Hot on the heels of the Fritz!Box dominating our charts, the DGND3700 comes in and absolutely trounces everything else in the 2.4GHz stakes.

5GHz throughput (in Mbps)

  • Netgear DGND3300 v2
  • Linksys WAG320N
  • AVM Fritz!Box 7390
  • Netgear DGND3700
  • Location one (same room, no obstructions) 151.33140.6793.9792.5
  • Location two (one floor down, some obstructions) 100.9793.1092.692.5
  • Location three (two floors down, some obstructions) 4.50.4100

(Longer bars indicate better performance)

We've subbed in the Netgear DGND3300 v2 here, as the Billion 7800N isn't capable of 5GHz wireless.

Meanwhile, the DGND3700 proves that it's good at 5GHz wireless performance, too, even managing to connect to the Intel chip in our difficult third location (scoring 0.41Mbps, something that's not really viewable on the graph above). It's only the second router to be able to connect at 5GHz from this position, the first being the Linksys WAG320N, and even then only to our Linksys-branded dongle. The score for the Netgear above is over the average of the three chipsets, and is therefore affected by two zero scores where it would not connect — the score alone for the Intel chipset was 1.23Mbps.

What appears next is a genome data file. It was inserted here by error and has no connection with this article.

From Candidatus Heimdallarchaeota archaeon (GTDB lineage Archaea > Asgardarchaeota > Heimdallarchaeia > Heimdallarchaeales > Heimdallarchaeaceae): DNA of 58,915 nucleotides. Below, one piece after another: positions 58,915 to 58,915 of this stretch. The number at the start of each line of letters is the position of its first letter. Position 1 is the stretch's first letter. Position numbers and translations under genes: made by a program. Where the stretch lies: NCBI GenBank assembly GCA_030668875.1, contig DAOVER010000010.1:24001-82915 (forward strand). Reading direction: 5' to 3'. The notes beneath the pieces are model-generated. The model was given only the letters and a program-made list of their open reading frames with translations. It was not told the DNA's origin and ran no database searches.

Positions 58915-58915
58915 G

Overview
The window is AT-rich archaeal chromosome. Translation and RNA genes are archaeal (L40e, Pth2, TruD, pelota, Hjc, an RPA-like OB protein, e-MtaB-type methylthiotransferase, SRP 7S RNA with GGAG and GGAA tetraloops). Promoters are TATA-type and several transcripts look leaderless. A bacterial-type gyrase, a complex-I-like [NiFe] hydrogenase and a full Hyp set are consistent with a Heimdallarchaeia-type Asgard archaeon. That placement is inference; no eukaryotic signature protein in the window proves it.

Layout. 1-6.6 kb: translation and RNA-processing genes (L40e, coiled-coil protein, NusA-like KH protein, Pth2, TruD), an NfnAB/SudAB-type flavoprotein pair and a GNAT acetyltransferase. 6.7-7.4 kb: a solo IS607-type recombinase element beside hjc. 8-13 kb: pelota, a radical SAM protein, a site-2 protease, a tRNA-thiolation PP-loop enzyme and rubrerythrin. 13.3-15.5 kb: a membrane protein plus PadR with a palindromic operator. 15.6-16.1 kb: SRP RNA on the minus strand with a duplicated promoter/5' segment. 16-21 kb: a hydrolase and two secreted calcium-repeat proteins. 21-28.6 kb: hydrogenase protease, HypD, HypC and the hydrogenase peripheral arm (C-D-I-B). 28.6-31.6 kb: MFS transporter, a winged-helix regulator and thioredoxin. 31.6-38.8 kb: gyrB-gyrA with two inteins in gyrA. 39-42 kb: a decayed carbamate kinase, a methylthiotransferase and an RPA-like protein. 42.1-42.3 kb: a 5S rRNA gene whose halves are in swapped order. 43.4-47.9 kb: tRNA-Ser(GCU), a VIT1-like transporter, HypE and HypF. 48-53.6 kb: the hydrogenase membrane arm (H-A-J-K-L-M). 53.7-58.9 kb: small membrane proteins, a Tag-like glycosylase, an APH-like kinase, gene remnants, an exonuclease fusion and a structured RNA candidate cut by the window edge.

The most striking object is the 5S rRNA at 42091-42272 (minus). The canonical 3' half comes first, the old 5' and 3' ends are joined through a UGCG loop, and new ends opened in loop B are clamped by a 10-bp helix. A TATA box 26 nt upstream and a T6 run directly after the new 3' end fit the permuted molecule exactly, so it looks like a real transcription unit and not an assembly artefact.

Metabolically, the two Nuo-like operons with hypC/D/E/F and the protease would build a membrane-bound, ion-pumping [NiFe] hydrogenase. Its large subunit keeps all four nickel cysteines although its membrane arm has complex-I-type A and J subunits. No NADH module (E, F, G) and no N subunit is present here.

Warranty

Netgear covers the DGND3700 with a one-year warranty; disappointing, considering the two-year warranty from Billion, and the five-year warranty from AVM.

Conclusion

Netgear's DGND3700 is quite the desirable bit of kit. It has fantastic wireless performance, and offers enough networking capability to satiate all but the hardest of the hardcore. Now, if only we could push that warranty just a little bit higher ...

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RogerV posted a comment